occurs during this process and that many drugs for pets have their adverse effects squashed by big pharma.

    Unfortunately money speaks loudly and buys approvals that it should not. Your story is a perfect example of when it should not have.

    I am including your side of the story for pet owners to see and be informed on. It’s powerful and I am SO SORRY to hear of your loss.


  5. Jean B. says:

    Dr. Jordan, thank you so much for your post! You are so right when you say “how little the FDA really cares about either the veterinary professionals that are responsible for stopping unsafe products by documenting adverse events in our animals from FDA licensed products or the animals adverse events themselves. What the FDA cares about is the collusionary relationship it has with the drug corporations that profit from these products licensing and sale.”

    It is absolutely shameful what the FDA has done to the whistle blowers of these unsafe drugs, true, caring professionals who do their j-o-b as public servants. Dr. Victoria Hampshire, the drug reviewer for ProHeart 6, was removed from her post and thereby not permitted to present the data she compiled before the FDA asked Fort Dodge to remove their product from the market back in 2004. Without the public — especially former victims — knowing about this re-release, the FDA permitted Fort Dodge to back-door ProHeart 6 back onto the market, without the benefit of a public hearing. Then in March 2010 a public hearing was held, this time with Dr. Hampshire and other experts in the room present and available to testify. Were they asked to? No! I feel they can’t handle the truth.

    I still want to know what happened to the 5,000-plus adverse events reports and data compiled of the dogs that were affected and/or killed by ProHeart 6. I think the FDA must have “lost” it all or shredded it. The FDA admits there is “underreporting” of adverse events. Personally, I don’t think they care one iota what happens to the animals with these drugs they’re approving. As long as Big Pharma provides most of their funding, the FDA is not going to bite the hand that feeds them.

  6. Liam Price says:

    Thank you for posting this article. I wondered how it worked.


  7. Jean B says:

    Thanks for your note, Linda, and for your kind words.

    I’ve not known of any other vet drug that has gone through this Risk Map program. Maybe it will be a new thing, I don’t know. I do know that ProHeart 6 was the first veterinary drug ever taken off the market (U.S.), and it’s because there were so many reports of adverse reactions and deaths reported to the FDA, and the FDA doing their own investigation, and us getting media attention on what was happening to the dogs that the FDA asked Fort Dodge to take it off the market. But the FDA also allowed Fort Dodge to “back door” the drug onto the market almost four years later without the public knowing about it.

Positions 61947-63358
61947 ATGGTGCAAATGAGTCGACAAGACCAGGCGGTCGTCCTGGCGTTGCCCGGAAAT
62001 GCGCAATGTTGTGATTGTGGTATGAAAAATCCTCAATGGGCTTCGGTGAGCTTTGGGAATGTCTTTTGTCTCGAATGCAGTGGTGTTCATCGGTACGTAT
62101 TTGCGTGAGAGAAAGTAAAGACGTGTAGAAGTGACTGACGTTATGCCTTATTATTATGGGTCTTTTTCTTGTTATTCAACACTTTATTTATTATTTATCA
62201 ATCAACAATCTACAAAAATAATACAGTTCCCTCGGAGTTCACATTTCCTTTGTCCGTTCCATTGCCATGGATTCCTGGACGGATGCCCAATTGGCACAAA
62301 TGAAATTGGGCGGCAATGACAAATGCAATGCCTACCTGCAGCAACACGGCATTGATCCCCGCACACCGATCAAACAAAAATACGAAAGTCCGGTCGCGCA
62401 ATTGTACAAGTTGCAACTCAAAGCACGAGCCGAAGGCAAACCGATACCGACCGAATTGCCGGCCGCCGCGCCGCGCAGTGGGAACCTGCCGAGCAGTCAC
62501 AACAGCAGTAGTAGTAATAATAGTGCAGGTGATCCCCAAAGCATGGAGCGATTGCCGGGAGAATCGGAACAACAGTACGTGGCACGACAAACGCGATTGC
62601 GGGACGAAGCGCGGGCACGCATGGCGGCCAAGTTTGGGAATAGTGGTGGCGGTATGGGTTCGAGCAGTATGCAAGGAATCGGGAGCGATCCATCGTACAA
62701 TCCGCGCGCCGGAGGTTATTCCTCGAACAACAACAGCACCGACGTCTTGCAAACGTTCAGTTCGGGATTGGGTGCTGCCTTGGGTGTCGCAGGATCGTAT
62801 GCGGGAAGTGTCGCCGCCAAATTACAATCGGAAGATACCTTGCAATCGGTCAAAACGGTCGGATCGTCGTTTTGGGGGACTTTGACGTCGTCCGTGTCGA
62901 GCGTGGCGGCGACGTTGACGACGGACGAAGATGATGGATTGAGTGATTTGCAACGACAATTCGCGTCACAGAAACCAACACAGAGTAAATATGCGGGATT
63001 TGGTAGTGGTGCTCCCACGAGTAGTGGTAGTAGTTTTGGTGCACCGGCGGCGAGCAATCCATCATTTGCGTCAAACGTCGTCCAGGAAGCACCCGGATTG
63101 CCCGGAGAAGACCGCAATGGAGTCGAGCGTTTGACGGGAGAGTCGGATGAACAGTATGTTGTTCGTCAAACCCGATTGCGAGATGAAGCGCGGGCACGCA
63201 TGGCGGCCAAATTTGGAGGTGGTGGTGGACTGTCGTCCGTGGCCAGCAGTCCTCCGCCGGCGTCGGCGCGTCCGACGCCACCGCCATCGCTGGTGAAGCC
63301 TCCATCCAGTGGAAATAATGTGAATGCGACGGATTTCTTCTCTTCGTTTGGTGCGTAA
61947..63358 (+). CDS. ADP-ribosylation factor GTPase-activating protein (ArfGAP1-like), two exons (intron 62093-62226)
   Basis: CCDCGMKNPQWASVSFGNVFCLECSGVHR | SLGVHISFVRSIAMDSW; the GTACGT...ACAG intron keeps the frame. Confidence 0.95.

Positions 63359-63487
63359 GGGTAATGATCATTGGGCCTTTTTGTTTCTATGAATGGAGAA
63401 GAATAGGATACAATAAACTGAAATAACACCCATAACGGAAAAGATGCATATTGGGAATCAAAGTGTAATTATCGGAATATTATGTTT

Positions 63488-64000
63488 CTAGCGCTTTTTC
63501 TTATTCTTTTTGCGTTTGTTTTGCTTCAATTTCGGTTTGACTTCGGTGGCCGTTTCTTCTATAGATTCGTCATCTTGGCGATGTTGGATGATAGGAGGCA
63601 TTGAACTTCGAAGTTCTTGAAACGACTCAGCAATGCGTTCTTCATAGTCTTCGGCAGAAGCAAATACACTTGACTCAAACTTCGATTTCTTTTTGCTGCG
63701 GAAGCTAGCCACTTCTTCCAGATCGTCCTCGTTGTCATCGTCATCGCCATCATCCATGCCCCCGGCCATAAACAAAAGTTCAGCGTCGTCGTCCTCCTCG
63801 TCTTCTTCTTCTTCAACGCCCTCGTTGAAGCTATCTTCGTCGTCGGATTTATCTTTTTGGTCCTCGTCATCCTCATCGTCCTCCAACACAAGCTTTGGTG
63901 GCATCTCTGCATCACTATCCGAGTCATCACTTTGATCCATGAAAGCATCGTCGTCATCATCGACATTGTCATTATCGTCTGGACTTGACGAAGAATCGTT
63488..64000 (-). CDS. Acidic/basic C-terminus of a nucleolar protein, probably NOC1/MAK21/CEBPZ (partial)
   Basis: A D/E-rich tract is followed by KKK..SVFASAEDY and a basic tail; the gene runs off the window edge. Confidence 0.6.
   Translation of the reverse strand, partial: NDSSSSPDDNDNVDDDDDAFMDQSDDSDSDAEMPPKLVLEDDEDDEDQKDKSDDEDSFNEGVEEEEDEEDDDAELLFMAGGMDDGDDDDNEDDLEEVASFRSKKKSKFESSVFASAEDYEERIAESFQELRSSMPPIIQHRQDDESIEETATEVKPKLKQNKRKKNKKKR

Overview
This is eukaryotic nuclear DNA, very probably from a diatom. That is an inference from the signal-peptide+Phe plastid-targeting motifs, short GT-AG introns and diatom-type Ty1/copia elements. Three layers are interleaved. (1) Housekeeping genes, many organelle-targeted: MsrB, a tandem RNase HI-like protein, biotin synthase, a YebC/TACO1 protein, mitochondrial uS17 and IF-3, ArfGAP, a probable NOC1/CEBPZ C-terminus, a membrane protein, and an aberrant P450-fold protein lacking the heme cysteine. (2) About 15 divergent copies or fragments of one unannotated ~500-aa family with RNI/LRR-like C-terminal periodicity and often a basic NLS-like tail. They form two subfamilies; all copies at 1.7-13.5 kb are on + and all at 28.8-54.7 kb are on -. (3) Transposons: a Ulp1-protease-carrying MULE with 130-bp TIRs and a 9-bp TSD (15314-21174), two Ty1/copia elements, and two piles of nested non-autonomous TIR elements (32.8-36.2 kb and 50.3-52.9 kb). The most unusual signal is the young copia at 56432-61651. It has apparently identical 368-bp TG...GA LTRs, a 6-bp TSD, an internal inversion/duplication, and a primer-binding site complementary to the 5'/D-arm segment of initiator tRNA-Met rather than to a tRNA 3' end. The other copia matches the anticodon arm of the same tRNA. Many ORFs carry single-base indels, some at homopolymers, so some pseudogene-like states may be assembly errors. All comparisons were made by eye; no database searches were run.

Why it was let back onto the market is beyond me, except obviously it’s all about the money. I’m sure you remember Fen-Phen, also a Wyeth drug. Once that was finally removed from the market — after the FDA files had been “lost” — you’ve not seen that drug come back under a Risk Map program.

    Why the FDA is choosing to look past all the 5,000+ reports of adverse reactions/deaths from the first go-round is appalling and shameful. No one even addressed where all those dogs’ prior reports/records are now. There’s so many lies and such deceit surrounding this drug, it’s not even funny.

    It’s a joke that vets are supposed to undergo “Internet” training to be able to administer the drug now to dogs under the Risk Map program. There’s no way to police that these vets are actually sitting in front of a computer learning what they’re supposed to as opposed to a secretary or someone else. And apparently some of these vets didn’t learn anything from the training as they were supposed to stay away from giving ProHeart 6 in conjunction with vaccines, and at least eight dogs got vaccines and reacted. There were dogs that had the shot in the first go-round that died under the Risk Map program when they received ProHeart 6 again.

    You can see for yourself on the FDA’s Web site — if you need the links, I can try to locate them again and provide them — the actual adverse events reports of these dogs and Fort Dodge’s comments. As usual, they blamed everything on the dog guardians and the dogs when these dogs reacted and died.

    If you don’t know what Wyeth and the FDA did to the FDA drug reviewer for ProHeart 6, Dr. Victoria Hampshire, you can Google around for that information as well as see what I have on my Web site. Even the Government Accountability Project under Senator Grassley didn’t get very far in taking care of Dr. Hampshire after the hell she went through for trying to do her j-o-b.

    Anyway, that’s enough information for you. Thank you for your time and your note!

    Warm regards,

    – Jean